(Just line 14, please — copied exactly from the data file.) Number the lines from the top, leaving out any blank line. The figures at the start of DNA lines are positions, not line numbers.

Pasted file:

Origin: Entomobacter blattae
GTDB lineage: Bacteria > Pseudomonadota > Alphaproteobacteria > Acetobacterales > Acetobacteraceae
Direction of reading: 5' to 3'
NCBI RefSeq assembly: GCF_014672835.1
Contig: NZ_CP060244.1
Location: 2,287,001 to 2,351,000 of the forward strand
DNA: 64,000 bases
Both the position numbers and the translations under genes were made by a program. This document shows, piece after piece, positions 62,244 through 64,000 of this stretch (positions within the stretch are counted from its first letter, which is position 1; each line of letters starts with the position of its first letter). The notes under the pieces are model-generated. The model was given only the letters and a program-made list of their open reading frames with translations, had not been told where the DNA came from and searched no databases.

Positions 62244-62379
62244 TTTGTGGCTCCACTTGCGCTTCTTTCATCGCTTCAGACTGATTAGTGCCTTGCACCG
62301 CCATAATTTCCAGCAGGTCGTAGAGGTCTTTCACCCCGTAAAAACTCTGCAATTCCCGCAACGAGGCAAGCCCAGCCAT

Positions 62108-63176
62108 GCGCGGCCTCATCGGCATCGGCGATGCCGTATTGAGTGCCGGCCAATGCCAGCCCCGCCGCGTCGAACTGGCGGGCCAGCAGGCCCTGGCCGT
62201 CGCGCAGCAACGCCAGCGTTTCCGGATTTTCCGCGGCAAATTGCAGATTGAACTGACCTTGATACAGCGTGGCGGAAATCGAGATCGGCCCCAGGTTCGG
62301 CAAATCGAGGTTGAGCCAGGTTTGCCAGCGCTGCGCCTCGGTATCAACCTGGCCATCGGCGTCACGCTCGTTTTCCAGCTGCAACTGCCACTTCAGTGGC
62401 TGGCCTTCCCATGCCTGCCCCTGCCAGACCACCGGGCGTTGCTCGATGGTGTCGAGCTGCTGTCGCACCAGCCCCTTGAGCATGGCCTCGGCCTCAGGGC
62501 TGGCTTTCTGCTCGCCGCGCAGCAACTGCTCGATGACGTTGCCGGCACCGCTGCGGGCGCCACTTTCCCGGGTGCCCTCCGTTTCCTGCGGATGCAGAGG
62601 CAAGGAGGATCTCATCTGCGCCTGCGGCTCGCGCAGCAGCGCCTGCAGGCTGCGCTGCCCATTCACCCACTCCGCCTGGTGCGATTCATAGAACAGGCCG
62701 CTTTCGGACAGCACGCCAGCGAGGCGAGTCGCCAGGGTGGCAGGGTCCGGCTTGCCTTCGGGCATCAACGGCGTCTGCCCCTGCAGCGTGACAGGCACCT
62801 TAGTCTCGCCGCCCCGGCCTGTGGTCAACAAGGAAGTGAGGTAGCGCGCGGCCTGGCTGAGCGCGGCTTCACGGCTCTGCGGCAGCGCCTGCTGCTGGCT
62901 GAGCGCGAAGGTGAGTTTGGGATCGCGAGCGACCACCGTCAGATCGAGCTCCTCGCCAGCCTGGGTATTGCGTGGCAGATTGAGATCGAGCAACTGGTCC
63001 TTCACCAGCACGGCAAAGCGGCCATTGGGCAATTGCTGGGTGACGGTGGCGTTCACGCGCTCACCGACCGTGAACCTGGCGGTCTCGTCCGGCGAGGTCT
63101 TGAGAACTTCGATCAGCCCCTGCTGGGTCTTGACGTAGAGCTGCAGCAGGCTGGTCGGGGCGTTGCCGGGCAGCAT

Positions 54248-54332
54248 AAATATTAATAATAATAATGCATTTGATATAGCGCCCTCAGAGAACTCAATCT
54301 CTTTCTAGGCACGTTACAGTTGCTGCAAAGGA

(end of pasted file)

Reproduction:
62201 CGCGCAGCAACGCCAGCGTTTCCGGATTTTCCGCGGCAAATTGCAGATTGAACTGACCTTGATACAGCGTGGCGGAAATCGAGATCGGCCCCAGGTTCGG